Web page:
Current National Initiatives

  • The Swiss National Science Foundation funds many national projects in the area of LT, like EVOLANG, an interdisciplinary research about natural language understanding and audio and speech processing.

Events

2020
1st Regional ELG Workshop: Switzerland, Austria, Germany Regional workshop Zurich, Switzerland June 23

META-NET White Paper on German, French and Italian

Aljoscha Burchardt, Markus Egg, Kathrin Eichler, Brigitte Krenn, Jörn Kreutel, Annette Leßmöllmann, Georg Rehm, Manfred Stede, Hans Uszkoreit, and Martin Volk. Die Deutsche Sprache im digitalen Zeitalter – The German Language in the Digital Age. META-NET White Paper Series: Europe’s Languages in the Digital Age. Springer, Heidelberg, New York, Dordrecht, London, 2012. Georg Rehm and Hans Uszkoreit (series editors).

Full text of this META-NET White Paper (PDF)
Additional information on this META-NET White Paper

Joseph Mariani, Patrick Paroubek, Gil Francopoulo, Aurélien Max, François Yvon, and Pierre Zweigenbaum. La langue française à l’ Ère du numérique – The French Language in the Digital Age. META-NET White Paper Series: Europe’s Languages in the Digital Age. Springer, Heidelberg, New York, Dordrecht, London, 9 2012. Georg Rehm and Hans Uszkoreit (series editors).

Full text of this META-NET White Paper (PDF)
Additional information on this META-NET White Paper

Nicoletta Calzolari, Bernardo Magnini, Claudia Soria, and Manuela Speranza. La Lingua Italiana nell’Era Digitale – The Italian Language in the Digital Age. META-NET White Paper Series: Europe’s Languages in the Digital Age. Springer, Heidelberg, New York, Dordrecht, London, 9 2012. Georg Rehm and Hans Uszkoreit (series editors).

Full text of this META-NET White Paper (PDF)
Additional information on this META-NET White Paper

Availability of Tools and Resources for German, French and Italian (as of 2012)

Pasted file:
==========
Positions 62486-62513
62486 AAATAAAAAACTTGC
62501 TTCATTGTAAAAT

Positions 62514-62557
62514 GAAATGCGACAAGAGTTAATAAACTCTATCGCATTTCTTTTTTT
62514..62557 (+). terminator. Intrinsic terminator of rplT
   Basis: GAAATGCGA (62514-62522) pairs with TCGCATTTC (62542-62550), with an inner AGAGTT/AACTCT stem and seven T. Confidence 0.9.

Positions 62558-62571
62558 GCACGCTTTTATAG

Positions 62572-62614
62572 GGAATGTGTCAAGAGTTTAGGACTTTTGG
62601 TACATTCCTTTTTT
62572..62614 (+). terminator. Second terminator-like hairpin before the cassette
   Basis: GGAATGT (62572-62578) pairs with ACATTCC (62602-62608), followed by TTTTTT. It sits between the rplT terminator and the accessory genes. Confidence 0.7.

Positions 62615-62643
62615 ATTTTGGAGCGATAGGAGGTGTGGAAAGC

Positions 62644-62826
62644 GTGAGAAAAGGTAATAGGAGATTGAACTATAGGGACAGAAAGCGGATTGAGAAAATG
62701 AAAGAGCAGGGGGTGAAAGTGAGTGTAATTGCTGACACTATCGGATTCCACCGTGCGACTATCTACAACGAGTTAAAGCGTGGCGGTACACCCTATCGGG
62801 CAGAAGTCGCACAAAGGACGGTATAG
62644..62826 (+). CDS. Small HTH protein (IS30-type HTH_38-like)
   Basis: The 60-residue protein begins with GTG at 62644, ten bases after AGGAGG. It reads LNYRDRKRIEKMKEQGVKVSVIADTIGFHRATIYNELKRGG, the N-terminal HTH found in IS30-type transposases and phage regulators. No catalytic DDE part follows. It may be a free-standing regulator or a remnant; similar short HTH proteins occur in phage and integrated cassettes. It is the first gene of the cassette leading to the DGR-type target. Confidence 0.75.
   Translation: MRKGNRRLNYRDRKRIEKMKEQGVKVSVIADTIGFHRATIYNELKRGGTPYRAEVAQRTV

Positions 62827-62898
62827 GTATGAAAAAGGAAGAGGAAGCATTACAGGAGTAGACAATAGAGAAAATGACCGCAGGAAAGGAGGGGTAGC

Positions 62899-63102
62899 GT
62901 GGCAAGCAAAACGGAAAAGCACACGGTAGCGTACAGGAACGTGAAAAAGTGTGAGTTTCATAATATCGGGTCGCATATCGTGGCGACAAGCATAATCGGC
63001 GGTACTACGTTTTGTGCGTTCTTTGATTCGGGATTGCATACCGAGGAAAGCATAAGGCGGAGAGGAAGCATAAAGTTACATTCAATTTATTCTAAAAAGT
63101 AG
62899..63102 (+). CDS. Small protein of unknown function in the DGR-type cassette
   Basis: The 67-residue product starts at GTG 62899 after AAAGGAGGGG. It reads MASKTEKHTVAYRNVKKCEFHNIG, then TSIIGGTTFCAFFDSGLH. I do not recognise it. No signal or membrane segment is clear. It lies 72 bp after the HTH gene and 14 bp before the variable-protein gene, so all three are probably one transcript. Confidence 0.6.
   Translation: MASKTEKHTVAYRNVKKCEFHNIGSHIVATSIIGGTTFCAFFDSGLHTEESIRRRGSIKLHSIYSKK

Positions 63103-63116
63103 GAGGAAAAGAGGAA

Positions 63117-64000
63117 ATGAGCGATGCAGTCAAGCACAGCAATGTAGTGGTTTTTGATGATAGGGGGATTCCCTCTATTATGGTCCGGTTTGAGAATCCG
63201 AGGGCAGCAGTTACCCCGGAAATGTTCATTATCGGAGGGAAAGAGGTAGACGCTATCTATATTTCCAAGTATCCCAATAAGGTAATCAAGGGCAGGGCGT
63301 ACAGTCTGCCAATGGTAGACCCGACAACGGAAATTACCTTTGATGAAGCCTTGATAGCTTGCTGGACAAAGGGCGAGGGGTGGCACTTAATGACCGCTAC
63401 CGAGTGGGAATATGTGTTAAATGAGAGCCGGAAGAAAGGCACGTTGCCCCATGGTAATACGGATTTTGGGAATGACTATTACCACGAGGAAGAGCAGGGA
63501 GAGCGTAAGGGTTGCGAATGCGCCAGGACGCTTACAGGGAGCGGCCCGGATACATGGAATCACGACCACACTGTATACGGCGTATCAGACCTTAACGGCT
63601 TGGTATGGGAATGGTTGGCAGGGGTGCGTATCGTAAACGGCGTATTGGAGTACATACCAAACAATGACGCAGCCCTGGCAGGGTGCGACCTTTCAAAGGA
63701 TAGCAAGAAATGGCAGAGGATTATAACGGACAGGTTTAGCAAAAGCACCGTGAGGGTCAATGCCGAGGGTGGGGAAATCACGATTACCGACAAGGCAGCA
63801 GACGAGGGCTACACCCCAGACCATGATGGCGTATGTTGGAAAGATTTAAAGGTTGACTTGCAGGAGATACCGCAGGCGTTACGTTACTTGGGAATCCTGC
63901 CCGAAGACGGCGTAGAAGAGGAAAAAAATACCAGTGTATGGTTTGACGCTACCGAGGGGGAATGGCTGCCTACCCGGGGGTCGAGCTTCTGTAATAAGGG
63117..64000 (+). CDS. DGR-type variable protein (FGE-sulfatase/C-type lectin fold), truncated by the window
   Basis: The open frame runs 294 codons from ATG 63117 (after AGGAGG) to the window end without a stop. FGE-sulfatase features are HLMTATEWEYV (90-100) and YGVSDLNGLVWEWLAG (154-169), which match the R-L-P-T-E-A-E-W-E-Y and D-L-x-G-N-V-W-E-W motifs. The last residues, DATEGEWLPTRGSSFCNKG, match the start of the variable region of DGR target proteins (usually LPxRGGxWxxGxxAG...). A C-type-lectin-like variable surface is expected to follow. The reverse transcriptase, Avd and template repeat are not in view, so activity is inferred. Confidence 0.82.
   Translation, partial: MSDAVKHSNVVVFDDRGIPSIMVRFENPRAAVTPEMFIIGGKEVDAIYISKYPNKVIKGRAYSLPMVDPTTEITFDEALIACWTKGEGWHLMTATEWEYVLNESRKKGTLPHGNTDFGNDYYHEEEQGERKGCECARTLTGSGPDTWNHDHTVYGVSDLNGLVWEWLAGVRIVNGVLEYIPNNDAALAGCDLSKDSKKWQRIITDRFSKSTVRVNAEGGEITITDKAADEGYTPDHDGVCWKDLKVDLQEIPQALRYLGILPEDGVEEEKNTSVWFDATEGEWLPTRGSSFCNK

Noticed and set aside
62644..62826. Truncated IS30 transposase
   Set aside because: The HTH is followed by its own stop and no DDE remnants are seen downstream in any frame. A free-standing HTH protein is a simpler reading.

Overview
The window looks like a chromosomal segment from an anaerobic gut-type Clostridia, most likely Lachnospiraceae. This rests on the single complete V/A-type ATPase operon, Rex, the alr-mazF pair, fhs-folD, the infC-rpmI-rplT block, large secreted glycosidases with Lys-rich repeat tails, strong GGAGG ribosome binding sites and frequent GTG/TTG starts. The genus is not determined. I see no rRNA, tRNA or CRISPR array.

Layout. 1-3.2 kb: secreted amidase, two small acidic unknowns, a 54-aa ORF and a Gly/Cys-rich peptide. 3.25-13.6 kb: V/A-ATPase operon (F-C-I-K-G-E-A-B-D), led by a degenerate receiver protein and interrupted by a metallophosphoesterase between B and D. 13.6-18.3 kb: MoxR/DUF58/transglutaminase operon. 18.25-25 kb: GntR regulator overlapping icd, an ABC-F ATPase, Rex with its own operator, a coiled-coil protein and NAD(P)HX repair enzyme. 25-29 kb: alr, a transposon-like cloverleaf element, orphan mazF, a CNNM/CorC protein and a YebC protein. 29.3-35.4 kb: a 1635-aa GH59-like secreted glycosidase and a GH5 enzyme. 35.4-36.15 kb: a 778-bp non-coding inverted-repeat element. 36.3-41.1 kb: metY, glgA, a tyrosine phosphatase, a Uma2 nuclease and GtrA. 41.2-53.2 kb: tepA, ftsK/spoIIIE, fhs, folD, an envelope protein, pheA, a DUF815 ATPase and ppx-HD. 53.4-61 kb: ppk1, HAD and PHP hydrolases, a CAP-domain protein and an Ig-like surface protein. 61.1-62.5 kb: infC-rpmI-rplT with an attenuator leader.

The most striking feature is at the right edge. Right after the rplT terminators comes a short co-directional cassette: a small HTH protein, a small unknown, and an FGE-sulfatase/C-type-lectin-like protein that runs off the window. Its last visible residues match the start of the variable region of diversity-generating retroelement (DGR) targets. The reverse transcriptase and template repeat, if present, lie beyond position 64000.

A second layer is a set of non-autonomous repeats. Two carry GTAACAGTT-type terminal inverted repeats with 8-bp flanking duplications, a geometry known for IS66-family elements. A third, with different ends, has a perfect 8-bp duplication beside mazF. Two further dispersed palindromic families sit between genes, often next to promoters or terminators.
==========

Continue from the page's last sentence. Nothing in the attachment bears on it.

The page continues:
The following table illustrates the support of the German language through speech technologies, machine translation, text analytics and language resources.

Speech technologies Excellent
support
Good
support
Moderate
support
Fragmentary
support
Weak/no
support
Machine translation Excellent
support
Good
support
Moderate
support
Fragmentary
support
Weak/no
support
Text analytics Excellent
support
Good
support
Moderate
support
Fragmentary
support
Weak/no
support
Language resources Excellent
support
Good
support
Moderate
support
Fragmentary
support
Weak/no
support

The following table illustrates the support of the French language through speech technologies, machine translation, text analytics and language resources.

Speech technologies Excellent
support
Good
support
Moderate
support
Fragmentary
support
Weak/no
support
Machine translation Excellent
support
Good
support
Moderate
support
Fragmentary
support
Weak/no
support
Text analytics Excellent
support
Good
support
Moderate
support
Fragmentary
support
Weak/no
support
Language resources Excellent
support
Good
support
Moderate
support
Fragmentary
support
Weak/no
support

The following table illustrates the support of the Italian language through speech technologies, machine translation, text analytics and language resources.

Speech technologies Excellent
support
Good
support
Moderate
support
Fragmentary
support
Weak/no
support
Machine translation Excellent
support
Good
support
Moderate
support
Fragmentary
support
Weak/no
support
Text analytics Excellent
support
Good
support
Moderate
support
Fragmentary
support
Weak/no
support
Language resources Excellent
support
Good
support
Moderate
support
Fragmentary
support
Weak/no
support